A Court of Thorns and Roses (Sarah J. Maas, 2015)

Read as part of the FairyTaleReTelling Challenge

When nineteen-year-old huntress Feyre kills a wolf in the woods, a beast-like creature arrives to demand retribution for it. Dragged to a treacherous magical land she only knows about from legends, Feyre discovers that her captor is not an animal, but Tamlin—one of the lethal, immortal faeries who once ruled their world.

As she dwells on his estate, her feelings for Tamlin transform from icy hostility into a fiery passion that burns through every lie and warning she’s been told about the beautiful, dangerous world of the Fae. But an ancient, wicked shadow grows over the faerie lands, and Feyre must find a way to stop it . . . or doom Tamlin—and his world—forever.

(Text from goodreads)

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This was a book I had anticipated for a while. I love Maas’s other series (Throne of Glass) so when I heard that she would be writing a new series that took its departure in the fairy tale The Beauty and the Beast I was pretty much sold from the get-go. B&B is one of my absolute favorite fairy tales and Maas’s writing is excellent so this new book could only be great. And I was right.

The story follows the pattern of B&B pretty straight-forward and I loved that fact, I thought it was great that I was able to detect the original tale without being a complete replica. Instead I got what was a new story with a much fiercer protagonist who bows down to no one. Feyre was a strong female lead who could carry her story from beginning to end. There were few points where her way of thinking did not quite make sense to me but I guess that comes with the situation of living with a bunch of High Fairies.

Unlike some fairy tale retellings where they keep the issue of love-at-first-sight this one did not. That was another thing I like, because it gives the story more depth. It creates stronger characters and the relationships appear more real. Especially in the case of a fairy tale like Beauty & Beast you need to build up to the relationship in this way, otherwise it will seem much more unrealistic. But in this case it did not.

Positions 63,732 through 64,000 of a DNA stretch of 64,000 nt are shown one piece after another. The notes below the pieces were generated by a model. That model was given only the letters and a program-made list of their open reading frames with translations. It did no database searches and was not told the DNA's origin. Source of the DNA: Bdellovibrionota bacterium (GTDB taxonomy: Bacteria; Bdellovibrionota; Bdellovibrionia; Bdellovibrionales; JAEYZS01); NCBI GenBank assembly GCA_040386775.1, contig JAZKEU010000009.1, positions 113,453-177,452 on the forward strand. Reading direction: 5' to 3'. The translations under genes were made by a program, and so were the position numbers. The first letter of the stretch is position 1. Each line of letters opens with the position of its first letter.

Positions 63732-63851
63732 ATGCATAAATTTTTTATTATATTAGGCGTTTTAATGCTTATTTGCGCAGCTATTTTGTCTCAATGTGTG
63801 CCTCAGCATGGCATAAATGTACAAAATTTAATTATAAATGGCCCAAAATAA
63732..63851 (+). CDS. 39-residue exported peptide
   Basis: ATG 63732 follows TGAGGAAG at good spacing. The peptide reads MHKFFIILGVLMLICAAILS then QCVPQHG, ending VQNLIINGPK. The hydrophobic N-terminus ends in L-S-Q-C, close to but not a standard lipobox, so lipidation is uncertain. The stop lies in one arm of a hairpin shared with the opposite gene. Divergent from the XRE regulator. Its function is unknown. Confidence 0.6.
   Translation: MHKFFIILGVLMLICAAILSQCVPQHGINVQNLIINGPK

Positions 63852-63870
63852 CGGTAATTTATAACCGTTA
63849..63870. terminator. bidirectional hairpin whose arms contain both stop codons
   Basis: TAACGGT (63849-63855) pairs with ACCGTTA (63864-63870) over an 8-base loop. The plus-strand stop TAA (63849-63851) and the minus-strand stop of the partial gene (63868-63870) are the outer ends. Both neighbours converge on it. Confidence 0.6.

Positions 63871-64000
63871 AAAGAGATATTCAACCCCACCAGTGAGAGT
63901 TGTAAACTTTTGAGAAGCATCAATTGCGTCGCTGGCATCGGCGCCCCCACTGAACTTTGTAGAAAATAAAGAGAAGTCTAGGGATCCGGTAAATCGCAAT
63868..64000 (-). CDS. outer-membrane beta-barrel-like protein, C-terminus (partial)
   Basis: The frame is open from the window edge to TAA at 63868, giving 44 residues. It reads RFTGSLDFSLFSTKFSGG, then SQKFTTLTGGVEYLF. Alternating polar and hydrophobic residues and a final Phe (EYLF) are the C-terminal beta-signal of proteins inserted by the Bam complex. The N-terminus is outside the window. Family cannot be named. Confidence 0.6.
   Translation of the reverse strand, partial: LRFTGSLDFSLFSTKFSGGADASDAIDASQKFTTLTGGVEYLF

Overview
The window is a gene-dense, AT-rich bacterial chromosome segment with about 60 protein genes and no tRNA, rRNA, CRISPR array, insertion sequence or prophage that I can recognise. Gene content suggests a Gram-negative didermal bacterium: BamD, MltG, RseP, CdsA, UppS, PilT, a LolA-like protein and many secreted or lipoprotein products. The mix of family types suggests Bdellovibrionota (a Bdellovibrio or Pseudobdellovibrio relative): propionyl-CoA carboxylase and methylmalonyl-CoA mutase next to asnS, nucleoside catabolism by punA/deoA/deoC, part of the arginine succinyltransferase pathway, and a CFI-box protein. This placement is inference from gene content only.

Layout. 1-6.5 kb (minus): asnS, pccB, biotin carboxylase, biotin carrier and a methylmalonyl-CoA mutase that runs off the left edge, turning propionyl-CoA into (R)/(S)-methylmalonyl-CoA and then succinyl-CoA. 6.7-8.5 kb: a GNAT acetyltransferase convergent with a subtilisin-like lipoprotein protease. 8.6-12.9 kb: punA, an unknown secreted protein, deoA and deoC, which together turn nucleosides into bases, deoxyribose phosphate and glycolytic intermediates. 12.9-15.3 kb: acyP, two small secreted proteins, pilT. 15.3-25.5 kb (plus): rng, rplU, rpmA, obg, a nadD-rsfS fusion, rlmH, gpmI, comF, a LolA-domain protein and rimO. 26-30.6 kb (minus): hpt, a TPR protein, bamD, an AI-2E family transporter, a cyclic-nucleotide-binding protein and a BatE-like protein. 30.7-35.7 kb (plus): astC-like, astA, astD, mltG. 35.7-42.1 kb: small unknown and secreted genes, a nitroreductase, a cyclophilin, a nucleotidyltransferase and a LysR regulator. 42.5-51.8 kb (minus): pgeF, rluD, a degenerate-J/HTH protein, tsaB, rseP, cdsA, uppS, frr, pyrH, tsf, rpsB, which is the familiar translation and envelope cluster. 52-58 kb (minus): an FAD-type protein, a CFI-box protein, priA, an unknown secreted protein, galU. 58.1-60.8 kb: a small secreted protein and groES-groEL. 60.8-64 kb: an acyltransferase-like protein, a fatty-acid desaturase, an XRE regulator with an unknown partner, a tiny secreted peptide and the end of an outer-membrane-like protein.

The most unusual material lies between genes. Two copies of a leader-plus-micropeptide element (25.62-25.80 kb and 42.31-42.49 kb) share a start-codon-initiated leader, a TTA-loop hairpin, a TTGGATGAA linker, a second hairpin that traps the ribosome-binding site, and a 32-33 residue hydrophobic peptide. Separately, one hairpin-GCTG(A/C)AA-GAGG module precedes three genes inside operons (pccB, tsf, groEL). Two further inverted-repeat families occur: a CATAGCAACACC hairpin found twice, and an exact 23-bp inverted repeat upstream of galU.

“But as I followed him there, avoiding the blood he trailed, I thought of what Lucien had told me about his isolation, that burden, thought of what Tamlin had mentioned about how these estates should not have been his, and felt…. sorry for him.”

As far as the rest of the characters none of them really grew on me as much as I had expected. Don’t get me wrong they were pretty much great all of them, only I didn’t feel as strongly attached to either of them. I think the one I was most excited about was Lucien, but that was more because of his strength of character and mouthy comebacks. He was just fun to read about! As for Tamlin I was a bit on the fence about him. On the one hand I quite liked him but on the other I disliked his coolness and ability to be so distanced. I still don’t know about him, maybe it will be cleared up in the next book. Rhysand bugged me quite a bit from the get-go. Sure he did what he did for a reason, but he was still quite of an ass, pardon my French.

“Stay with him, fall in love with him, and all would be righted. If I had stayed, if I had admitted what I’d felt… None of this would have happened.”

Overall this was a really great story fairy tale retelling or not. It has drama, action, strong emotions, a horrible bad guy/girl and a threat that could be more than it is at the present. It has the three tasks, also a good thing when we talk fairy tales, and it leads to more of Feyre’s story to come. The ending happened quite fast. As I read and pages dwindled towards the end I could almost see how fast the ending would have to come so it was anticipated that it would be a very dramatic ending. Feyre took quite a dramatic mood swing at the end so I’m looking forward to see how that spins out in the next book, but why does it have to be so far away, not until next year?!


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